What is a CPA? – A Certified Public Accountant may refer to either the license issued by states to perform accounting and auditing services for the public or corporations, or the person holding it. CPA licensure grants the highest level of authority in the accounting field and is required of any professional filing reports with the SEC on behalf of a corporation.
Public accounting is strictly regulated at the jurisdictional level, with each state and jurisdiction maintaining its own set of professional standards for certified public accountants. The CPA credential denotes competence and experience, assuring the public that the holder has met high education standards, has passed the CPA exam, and has gained on-the-job experience.
In simplest terms, the route to CPA licensure is a three-step process in accordance with the three E’s – education, experience and examination.
Some jurisdictions also require the successful completion of an ethics examination. This is sometimes called the fourth “E.” Many of these states require that candidates for CPA licensure pass the AICPA Professional Ethics Exam, while others have their own exams that focus on laws, regulations, and codes of ethical conduct within their respective states.
CPA Requirements By State
- District of Columbia
- New Hampshire
- New Jersey
- New Mexico
- New York
- North Carolina
- North Dakota
- Rhode Island
- South Carolina
- South Dakota
- West Virginia
CPA Licensing Requirements: Education
All 55 U.S. jurisdictions either require 150 semester hours of college education for candidates to be eligible for licensure, or are in the process of implementing this requirement. The 150 semester-hour requirement may be met by completing a bachelor’s degree (which is usually 120 semester hours) along with additional graduate-level coursework.
Within the 150-hour requirement, each state sets its own standards for course requirements. For example, Virginia requires applicants to complete at least 24 semester hours in auditing, financial accounting, management accounting, and taxation, and at least 24 semester hours of business courses.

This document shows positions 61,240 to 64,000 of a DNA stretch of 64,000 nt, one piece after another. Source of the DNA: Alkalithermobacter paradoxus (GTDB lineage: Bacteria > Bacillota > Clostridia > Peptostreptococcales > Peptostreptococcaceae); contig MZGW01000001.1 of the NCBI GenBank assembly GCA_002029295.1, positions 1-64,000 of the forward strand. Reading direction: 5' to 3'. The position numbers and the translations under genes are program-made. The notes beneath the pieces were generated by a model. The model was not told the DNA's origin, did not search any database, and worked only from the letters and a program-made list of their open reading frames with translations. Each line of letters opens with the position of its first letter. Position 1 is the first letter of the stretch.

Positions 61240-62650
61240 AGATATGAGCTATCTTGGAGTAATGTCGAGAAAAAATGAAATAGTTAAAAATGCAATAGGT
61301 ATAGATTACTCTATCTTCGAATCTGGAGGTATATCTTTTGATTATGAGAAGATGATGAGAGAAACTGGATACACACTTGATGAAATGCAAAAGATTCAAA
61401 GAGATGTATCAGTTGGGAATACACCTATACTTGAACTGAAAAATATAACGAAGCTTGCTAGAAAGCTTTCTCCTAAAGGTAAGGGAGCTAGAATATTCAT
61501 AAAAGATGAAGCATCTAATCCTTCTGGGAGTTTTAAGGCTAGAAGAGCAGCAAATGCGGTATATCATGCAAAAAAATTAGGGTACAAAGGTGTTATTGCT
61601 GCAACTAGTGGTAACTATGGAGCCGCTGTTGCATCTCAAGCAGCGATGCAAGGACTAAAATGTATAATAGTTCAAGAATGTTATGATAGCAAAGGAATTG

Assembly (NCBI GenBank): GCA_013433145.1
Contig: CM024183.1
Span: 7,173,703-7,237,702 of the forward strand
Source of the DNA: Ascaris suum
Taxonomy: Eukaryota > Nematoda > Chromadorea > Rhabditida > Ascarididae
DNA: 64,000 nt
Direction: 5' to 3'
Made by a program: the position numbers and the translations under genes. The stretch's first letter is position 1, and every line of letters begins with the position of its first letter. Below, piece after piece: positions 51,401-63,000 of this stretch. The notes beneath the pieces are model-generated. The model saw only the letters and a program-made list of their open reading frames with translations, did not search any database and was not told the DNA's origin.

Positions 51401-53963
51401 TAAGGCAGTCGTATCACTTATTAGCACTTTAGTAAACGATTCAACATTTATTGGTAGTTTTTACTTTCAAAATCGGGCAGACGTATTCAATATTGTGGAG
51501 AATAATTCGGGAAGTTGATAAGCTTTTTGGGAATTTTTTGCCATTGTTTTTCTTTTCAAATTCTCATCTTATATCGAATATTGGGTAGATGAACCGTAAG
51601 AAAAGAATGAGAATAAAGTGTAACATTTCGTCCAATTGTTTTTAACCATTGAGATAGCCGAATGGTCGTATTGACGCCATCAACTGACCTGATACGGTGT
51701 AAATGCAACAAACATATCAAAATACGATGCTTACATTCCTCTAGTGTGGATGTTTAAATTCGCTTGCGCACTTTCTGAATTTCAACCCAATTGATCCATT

However, because of the additional coursework requirements beyond a bachelor’s degree, it is common for accountants to pursue a master’s degree, which satisfies the 150-hour requirement while providing a greater level of preparedness. In addition, professional accounting programs often provide five-year, integrated programs that satisfy the 150-hour requirement and lead to a master’s degree in accounting.
CPA Licensing Requirements: Experience
All jurisdictions require that candidates for CPA licensure complete at least one year of public accounting experience, which may include experience in business and industry, government, or academia. Alabama, for example, requires either one-year of public accounting experience or two years of industry, business, government, or college teaching experience.
Experience must be gained under the supervision of a CPA with a license in good standing, and must be thoroughly documented.
State boards of accountancy currently have either a standard one-tier licensing process, or the less common two-tier licensing process:
- One-Tier System: Applicants must pass the CPA examination and fulfill the experience requirements to become certified and allowed to go into practice. The majority of states fall under the one-tier system.
- Two-Tier System: Applicants may obtain a CPA certificate by passing the CPA examination, but they must fulfill the experience requirements to obtain the actual license, sometimes referred to as a permit to practice public accounting. Kansas, for example, issues a certificate once a candidate passes the CPA exam, but the CPA license (permit to practice without supervision) is not issued until the experience requirement is met.
Most states are expected to move towards uniformity under the one-tier process in the coming years.
CPA Licensing Requirements: Uniform CPA Examination
The Uniform CPA Examination is the standard competency evaluation for CPA licensure used in all jurisdictions. It was designed to protect the public interest by ensuring that only qualified accountants become licensed as CPAs. Developed by the American Institute of CPAs with significant assistance from various state boards of accountancy and NASBA, the Uniform CPA Exam remains the only qualifying exam in place, and is a requirement in all 55 jurisdictions.
The Uniform CPA Examination is designed to assess the knowledge and skills that all Certified Public Accountants are expected to have.
The CPA exam is a 14-hour, computer-based examination that is comprised of four sections:
- Auditing and Attestation
- Business Environment and Concepts
- Financial Accounting and Reporting
The exam consists of a number of question formats, including multiple-choice questions, essays, and workplace simulations.
Although licensing requirements vary from state to state, and eligibility to sit for the exam depends on the requirements set forth by the state board of accountancy, the CPA exam is identical, regardless of the state or jurisdiction.
All jurisdictions require applicants to meet specific educational requirements prior to sitting for the Uniform CPA examination, although not all jurisdictions require the completion of the 150-semester hours required to become licensed.